Being too impulsive can get a bad reputation. Impulsive people have their own unique set of character traits. Just because impulsivity becomes associated with someone’s addiction to drugs and alcohol does not mean their impulsivity should be discarded entirely upon getting sober. Learning to utilize impulsivity for a full life as opposed to an intoxicated one can be an incredibly spiritual experience.
It takes a certain level of confidence to act entirely on one’s own whim. Without a care to how others might react or how society might perceive you, an impulsive decision is authentic. Relying upon the callings of the spirit, intuitive feelings in the gut, or the desires of the heart, means there is a deep relationship of understanding within the self. People who are generally impulsive tend to be happier and more satisfied with who they are.
There’s nothing slow about impulsive decisions. They are usually quick, relatively well informed (or not) and happen without a single concern. Reckless is the word which might come to mind, but fast decision making and action implementation are real skills. Impulsivity may not always translate well. However, there is something to be said for taking risks.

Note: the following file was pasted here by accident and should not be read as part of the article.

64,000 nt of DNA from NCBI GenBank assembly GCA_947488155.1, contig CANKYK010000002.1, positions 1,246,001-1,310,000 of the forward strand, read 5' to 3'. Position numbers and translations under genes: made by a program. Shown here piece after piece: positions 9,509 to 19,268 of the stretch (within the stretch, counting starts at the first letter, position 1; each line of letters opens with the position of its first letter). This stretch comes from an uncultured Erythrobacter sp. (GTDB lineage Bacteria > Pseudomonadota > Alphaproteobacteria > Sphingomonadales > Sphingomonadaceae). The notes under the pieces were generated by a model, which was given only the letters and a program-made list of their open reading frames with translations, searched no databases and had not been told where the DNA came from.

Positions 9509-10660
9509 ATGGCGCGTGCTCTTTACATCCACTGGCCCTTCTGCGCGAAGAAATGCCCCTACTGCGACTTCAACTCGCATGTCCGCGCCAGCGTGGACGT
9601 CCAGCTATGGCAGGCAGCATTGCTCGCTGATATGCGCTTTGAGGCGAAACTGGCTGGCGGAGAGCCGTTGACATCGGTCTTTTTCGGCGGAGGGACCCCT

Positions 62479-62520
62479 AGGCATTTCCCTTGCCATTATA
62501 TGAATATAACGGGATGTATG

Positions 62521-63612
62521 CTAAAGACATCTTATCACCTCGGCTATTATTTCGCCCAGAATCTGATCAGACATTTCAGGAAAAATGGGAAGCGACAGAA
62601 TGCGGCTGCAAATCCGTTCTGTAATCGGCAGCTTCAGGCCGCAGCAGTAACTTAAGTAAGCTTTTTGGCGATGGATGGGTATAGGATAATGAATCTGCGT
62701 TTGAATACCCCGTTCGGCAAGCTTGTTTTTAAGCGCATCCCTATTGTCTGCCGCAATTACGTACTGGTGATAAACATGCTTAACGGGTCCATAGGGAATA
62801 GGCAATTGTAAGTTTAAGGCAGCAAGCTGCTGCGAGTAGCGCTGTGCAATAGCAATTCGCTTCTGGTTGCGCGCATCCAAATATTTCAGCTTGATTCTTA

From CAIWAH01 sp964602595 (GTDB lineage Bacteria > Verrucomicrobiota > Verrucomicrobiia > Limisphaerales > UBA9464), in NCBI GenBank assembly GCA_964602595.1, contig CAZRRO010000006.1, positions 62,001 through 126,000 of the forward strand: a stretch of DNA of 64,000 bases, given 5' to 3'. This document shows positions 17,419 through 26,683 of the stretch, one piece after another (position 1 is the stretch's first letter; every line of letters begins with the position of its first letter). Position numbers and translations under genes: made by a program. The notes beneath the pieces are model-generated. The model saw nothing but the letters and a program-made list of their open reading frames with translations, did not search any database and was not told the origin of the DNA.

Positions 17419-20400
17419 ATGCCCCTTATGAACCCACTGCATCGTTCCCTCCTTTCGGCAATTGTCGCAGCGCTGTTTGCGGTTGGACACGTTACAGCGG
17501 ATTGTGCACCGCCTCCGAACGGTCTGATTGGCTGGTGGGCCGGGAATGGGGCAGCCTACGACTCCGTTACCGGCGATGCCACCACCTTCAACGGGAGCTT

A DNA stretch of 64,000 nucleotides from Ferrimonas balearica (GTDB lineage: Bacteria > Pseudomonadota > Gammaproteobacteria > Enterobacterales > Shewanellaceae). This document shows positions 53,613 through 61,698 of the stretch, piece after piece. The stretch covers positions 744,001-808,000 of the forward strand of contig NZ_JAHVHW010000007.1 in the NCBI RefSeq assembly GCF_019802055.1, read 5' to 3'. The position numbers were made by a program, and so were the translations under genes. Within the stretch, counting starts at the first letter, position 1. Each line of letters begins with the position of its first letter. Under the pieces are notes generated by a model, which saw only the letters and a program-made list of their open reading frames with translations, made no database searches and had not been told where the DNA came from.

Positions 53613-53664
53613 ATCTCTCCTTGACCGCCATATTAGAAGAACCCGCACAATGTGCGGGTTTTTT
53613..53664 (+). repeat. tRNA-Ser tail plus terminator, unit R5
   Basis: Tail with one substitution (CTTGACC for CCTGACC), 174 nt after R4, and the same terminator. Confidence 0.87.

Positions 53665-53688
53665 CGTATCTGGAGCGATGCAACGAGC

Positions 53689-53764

Making an impulsive decision almost always follows up with a good story. Rather than sit and worry life away, impulsive people make decisions and stick to their guns. They go and worry second, instead of worry first and go later. Impulsive people tend to have a memory bank exploding with interesting stories.
A double edge sword presents itself in impulsivity. On the one hand, an impulsive decision might not always work out. In fact, an impulsive decision might turn out terribly wrong. Most impulsive people don’t see it that way. Even if the end result of an impulsive decision is not what was originally planned, impulsive people rarely regret their choices. There is an air of spirituality in living impulsively- a serenity to accept the things which can’t be changed; a courage to make the decisions; a wisdom to know the difference.
FOMO refers to the fear of missing out. What about FOF, the fear of failure? The smallest impulsive decisions come with fear of failure, judgment, and rejection. Impulsivity doesn’t come with extra time to ruminate in doubt, concern, and shame. Life is lived in the moment, the most present way it possibly can be.